I'd planned to make a bit more for dinner, but Monday night's nosh ended up being very light: just this kale salad. I didn't really measure any of the ingredients, but it came out very well. V kept saying "This is DELICIOUS" in an incredulous voice - I don't think he'd had very high hopes for a raw kale salad (truth be told, I was a little dubious too). We ate most of it last night; I had the rest for breakfast.

Monday, January 23, 2012

well, that worked out pretty well

Sunday: Braised White Beans; sauteed greens; bread. Apple Sharlotka for dessert.

I made all the recipes pretty much as-written.

For the braised beans: It took about 45 minutes on medium-high before I was satisfied with the beans' caramelization. They smelled amazing - the finished recipe was good, but wasn't quite able to live up to their initial aroma. I added about 1.5 Tbsp strong Dijon mustard, lots of salt, a bit of better-than-bouillon (chicken flavor), and a bunch of pepper. I ended up simmering the beans for just under two hours (I started with the saddest looking bag of discount beans from the grocery store, but then soaked them for two days. YMMV.)

The greens were a bunch of semi-random greenery that had been floating around the fridge - a half-bag of Trader Joe's prewashed greens that I picked up in a moment of panic on Christmas Day and a bag of greens from last week's farmer's market excursion. I cut up a single strip of bacon, fried it 'til crispy, and then cooked two garlic cloves a bit before adding the greens, some smoked paprika, and a sprinkle of red pepper flakes. I added some water to steam, and kept cooking 'til we were ready to eat.

Because we decided (somewhat last minute) to have someone over for dinner, I made Smitten Kitchen's Apple Sharlotka as well. I LOVE this recipe, and I don't even know if I cooked it enough. Was it really supposed to be creamy in the center and crisp around the edges? Does it matter? It was delicious, and I'll definitely be making this again. But for the time it takes to cut up the apples, it's very low-effort, and the ingredients are minimal.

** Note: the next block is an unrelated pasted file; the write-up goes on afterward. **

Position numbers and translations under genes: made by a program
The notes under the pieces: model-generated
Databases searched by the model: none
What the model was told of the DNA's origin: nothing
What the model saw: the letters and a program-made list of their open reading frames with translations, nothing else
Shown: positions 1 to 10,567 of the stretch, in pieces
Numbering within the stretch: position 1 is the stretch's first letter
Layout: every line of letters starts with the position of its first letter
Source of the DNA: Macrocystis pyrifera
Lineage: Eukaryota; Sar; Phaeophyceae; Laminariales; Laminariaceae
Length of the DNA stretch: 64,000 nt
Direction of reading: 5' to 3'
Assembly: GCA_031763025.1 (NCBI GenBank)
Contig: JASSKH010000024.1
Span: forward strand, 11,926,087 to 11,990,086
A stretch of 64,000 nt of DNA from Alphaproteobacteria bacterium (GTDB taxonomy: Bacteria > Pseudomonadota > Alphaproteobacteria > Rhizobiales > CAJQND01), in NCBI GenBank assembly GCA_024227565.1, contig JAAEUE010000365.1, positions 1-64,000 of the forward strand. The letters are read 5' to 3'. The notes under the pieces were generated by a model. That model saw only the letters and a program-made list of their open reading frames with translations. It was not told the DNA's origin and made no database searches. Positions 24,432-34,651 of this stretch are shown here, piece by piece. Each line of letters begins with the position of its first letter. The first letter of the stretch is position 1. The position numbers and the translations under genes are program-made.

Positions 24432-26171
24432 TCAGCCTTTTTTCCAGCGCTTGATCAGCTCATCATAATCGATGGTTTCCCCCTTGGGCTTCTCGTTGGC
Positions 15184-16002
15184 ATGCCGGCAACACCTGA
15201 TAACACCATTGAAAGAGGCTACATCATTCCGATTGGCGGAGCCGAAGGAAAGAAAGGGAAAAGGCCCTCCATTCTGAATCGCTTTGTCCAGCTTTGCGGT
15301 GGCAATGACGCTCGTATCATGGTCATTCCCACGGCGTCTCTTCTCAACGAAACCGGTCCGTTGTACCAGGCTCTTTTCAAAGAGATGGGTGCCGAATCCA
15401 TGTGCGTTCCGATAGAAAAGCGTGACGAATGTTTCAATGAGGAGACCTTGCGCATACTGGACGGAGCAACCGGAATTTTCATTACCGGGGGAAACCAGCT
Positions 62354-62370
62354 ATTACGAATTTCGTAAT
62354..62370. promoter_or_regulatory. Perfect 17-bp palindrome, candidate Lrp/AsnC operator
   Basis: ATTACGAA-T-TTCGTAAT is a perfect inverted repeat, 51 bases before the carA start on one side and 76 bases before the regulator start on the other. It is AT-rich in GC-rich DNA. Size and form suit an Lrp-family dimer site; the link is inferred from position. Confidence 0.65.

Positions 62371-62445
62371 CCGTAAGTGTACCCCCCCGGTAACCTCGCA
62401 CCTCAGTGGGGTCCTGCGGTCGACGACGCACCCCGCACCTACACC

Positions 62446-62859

I can't speak for my dinner companions, but for me, this meal was a total success.

Sunday, January 22, 2012

Menu for week of 1/22/2012


Sweet Potato Noodle Kugel

I originally clipped this recipe from a magazine many years ago, and I've been making it ever since. Sadly, I don't think it would ever be kosher for our seder table (I've never found kosher-for-Passover egg noodles; more importantly, we eat meat at that meal, so the sour cream & butter make this dish a no-go). I sometimes make it with peach jam, since often I make more of that than apricot; it's good either way.

Thursday, January 19, 2012

snowed in

We're having a cozy few days as we wait for the roads to clear. Fortunately, I had planned a couple of fairly elaborate meals, so we've been eating well *and* keeping ourselves entertained.

First, a pair of recipes from the always-awesome Smitten Kitchen: carrot soup with miso and scallion meatballs with soy-ginger glaze. These were both wonderful and pretty dang easy to make. The glaze was so good that V kept trying to think of new uses for it (he tried it on ice cream, but unfortunately he said it made the ice cream taste "like blood").

Last night we made chicken stew with sweet potato biscuits. I couldn't quite bring myself to use all the butter called for in the chicken stew recipe, but made it with a single stick of butter instead. Also definitely a recipe I'll be making again (though hopefully in a situation where we won't be required to eat it all ourselves....).